What I mean is expecting anyone to go without a "screen" for a weekend doesn't make sense. A substantial number of activities we do today rely on some sort of screen because we've replace more inefficient ways of accomplishing tasks with these screens. Need to look something up? That's a screen. What's the weather? Screen. News? Screen. Reading a book? Screen!

You get the idea. We've replaced a large number of books or papers with a screen. But this is a security blog, so what's the point? The point is I see a lot of similarities with a lot of security people. The world has changed quite a bit over the last few years, I feel like a number of our rules are similar to anyone thinking spending time without a screen is some sort of learning experience. I bet we can all think of security people we know who think it's still 1995, if you don't know any you might be that person (time for some self reflection).

Let's look at some examples.

You need to change your password every 90 days.
There are few people who think this is a good idea anymore, even the NIST guidance says this isn't a good idea. I hear this come up on a regular basis though. Password concepts have changed a lot over the last few years, but most people seem to be stuck somewhere between five and ten years ago.

If we put it behind the firewall we don't have to worry about securing it.
Remember when firewalls were magic? Me neither. There was a time from probably 1995 to 2007 or so that a lot of people thought firewalls were magic. Very recently the concept of zero trust networking has come to be a real thing. You shouldn't trust your network, it's probably compromised.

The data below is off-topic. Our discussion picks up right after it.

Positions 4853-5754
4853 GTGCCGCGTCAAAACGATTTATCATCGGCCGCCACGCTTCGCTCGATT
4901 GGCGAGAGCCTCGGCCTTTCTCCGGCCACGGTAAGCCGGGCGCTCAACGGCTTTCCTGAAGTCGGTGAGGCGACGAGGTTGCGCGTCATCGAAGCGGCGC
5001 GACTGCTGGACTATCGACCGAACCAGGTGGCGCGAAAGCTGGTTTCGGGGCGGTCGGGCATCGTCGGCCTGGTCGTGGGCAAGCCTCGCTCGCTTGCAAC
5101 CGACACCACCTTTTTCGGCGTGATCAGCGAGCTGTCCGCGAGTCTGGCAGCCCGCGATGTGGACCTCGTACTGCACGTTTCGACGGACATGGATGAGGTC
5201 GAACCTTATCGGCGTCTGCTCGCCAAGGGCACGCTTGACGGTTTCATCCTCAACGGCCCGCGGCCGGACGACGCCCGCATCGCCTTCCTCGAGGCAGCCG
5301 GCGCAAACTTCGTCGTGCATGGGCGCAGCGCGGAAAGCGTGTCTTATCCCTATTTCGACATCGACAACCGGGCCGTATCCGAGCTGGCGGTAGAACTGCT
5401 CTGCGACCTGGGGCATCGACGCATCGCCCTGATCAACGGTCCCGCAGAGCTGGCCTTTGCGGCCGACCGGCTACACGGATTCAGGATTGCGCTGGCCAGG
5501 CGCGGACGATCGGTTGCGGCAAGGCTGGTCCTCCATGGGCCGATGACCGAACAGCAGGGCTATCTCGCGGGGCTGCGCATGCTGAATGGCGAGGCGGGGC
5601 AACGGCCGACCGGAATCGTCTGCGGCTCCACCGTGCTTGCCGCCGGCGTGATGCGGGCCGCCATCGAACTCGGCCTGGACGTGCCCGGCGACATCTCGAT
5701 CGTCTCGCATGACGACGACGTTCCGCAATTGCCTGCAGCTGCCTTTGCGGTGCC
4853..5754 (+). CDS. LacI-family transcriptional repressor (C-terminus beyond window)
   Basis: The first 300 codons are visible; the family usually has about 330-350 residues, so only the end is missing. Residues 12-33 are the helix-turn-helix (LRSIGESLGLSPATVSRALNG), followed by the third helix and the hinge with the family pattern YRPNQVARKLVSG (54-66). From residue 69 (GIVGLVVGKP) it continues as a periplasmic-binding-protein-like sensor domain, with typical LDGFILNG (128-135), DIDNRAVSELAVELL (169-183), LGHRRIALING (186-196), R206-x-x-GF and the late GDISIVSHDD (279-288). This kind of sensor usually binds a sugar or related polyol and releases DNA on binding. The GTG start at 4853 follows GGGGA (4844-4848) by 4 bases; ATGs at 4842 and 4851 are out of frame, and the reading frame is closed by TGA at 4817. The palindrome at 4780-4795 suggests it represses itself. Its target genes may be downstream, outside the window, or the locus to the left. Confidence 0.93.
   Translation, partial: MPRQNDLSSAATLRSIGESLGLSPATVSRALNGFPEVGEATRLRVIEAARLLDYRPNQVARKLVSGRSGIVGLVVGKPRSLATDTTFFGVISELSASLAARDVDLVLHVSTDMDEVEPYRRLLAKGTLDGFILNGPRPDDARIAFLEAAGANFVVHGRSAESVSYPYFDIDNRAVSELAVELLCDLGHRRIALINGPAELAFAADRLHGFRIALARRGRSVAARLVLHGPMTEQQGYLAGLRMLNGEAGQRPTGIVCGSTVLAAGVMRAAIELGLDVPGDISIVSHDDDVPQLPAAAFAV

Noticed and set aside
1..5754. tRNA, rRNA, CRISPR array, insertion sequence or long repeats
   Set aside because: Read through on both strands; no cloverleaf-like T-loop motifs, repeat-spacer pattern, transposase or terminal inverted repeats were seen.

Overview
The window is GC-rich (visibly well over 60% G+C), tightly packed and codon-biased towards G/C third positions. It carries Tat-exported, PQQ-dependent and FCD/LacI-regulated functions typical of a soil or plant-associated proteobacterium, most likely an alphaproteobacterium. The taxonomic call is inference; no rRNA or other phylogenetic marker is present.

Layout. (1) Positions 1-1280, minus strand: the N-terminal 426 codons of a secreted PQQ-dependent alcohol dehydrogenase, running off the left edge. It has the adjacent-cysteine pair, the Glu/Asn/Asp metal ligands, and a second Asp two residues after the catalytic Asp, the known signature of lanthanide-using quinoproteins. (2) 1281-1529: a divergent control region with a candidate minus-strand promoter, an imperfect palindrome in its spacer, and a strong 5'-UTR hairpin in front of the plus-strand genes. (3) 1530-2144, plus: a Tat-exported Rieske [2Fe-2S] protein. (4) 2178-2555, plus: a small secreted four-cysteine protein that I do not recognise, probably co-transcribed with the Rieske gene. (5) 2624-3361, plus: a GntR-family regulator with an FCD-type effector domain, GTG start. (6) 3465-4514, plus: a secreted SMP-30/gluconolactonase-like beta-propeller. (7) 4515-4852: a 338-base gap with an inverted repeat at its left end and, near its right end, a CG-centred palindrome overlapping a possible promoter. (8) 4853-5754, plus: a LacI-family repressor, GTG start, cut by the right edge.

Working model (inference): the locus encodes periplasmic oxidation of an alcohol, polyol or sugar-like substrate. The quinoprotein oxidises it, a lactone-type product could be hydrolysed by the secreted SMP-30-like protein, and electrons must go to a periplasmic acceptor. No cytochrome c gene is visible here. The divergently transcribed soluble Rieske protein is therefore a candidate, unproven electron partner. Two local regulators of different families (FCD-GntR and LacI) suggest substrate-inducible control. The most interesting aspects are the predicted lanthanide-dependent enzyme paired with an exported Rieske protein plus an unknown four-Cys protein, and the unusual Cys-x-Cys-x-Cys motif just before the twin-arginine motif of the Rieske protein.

Telling someone they can't do something because it's insecure.
Remember when we used to talk about how security is the industry of "no"? That's not true anymore because now when you tell someone "no" they just go to Amazon and buy $2.38 worth of computing and do whatever it is they need to get done. Shadow IT isn't the problem, it's the solution to the problem that was the security people. It's fairly well accepted by the new trailblazers that "no" isn't an option, the only option is to work together to minimize risk.

I could probably build a list that's enormous with examples like this. The whole point is to point out that everything changes, and we should always be asking ourselves if something still makes sense. It's very easy for us to decide change is dangerous and scary. I would argue that not understanding the new security norms is actually more dangerous than having no security knowledge at all. This is probably one of the few industries where old knowledge may be worse than no knowledge. Imagine if your doctor was using the best ideas and tools from 1875. You'd almost certainly find a new doctor. Password policies and firewalls are our version of blood letting and leeches. We have a long way to go and I have no doubt we all have something to contribute.

Monday, March 27, 2017

Remember kids, if you're going to disclose, disclose responsibly!

If you pay any attention to the security universe, you're aware that Tavis Ormandy is basically on fire right now with his security research. He found the Cloudflare data leak issue a few weeks back, and is currently going to town on LastPass. The LastPass crew seems to be dealing with this pretty well, I'm not seeing a lot of complaining, mostly just info and fixes which is the right way to do these things.

There are however a bunch of people complaining about how Tavis and Google Project Zero in general tend to disclose the issues. These people are wrong, I've been there, it's not fun, but as crazy as it may seem to the ouside, the Project Zero crew knows what they're doing.